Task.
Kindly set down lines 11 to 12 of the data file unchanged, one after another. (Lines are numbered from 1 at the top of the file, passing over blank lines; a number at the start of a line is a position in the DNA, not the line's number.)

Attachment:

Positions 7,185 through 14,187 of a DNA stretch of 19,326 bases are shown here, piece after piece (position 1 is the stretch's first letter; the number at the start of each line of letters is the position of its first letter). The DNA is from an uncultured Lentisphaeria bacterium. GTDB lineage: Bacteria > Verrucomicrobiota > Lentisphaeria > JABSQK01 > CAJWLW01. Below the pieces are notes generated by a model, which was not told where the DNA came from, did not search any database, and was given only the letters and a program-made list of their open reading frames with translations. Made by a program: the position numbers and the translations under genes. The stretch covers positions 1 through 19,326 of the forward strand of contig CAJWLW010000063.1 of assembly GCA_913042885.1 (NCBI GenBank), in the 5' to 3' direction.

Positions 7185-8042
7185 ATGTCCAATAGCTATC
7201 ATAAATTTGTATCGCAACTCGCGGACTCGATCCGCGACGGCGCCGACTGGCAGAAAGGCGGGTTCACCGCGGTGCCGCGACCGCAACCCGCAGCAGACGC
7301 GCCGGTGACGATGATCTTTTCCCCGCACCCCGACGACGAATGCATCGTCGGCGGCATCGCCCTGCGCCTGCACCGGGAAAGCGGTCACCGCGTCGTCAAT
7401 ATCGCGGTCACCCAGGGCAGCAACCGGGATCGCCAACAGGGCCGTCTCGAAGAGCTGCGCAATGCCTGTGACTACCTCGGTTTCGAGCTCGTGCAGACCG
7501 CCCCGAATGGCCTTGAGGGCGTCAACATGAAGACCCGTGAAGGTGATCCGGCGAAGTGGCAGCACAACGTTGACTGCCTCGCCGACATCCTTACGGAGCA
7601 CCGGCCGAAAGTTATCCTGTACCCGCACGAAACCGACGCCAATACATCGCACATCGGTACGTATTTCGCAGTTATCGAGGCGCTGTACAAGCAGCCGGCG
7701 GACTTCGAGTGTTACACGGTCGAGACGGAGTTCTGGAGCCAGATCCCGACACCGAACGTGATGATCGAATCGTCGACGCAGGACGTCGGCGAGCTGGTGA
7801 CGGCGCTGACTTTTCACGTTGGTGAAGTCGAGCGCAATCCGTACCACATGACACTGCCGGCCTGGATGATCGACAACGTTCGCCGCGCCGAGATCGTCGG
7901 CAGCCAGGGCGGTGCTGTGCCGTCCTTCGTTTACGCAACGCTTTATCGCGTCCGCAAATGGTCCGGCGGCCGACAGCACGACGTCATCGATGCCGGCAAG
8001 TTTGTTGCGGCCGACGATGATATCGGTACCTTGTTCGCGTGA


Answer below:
7901 CAGCCAGGGCGGTGCTGTGCCGTCCTTCGTTTACGCAACGCTTTATCGCGTCCGCAAATGGTCCGGCGGCCGACAGCACGACGTCATCGATGCCGGCAAG
8001 TTTGTTGCGGCCGACGATGATATCGGTACCTTGTTCGCGTGA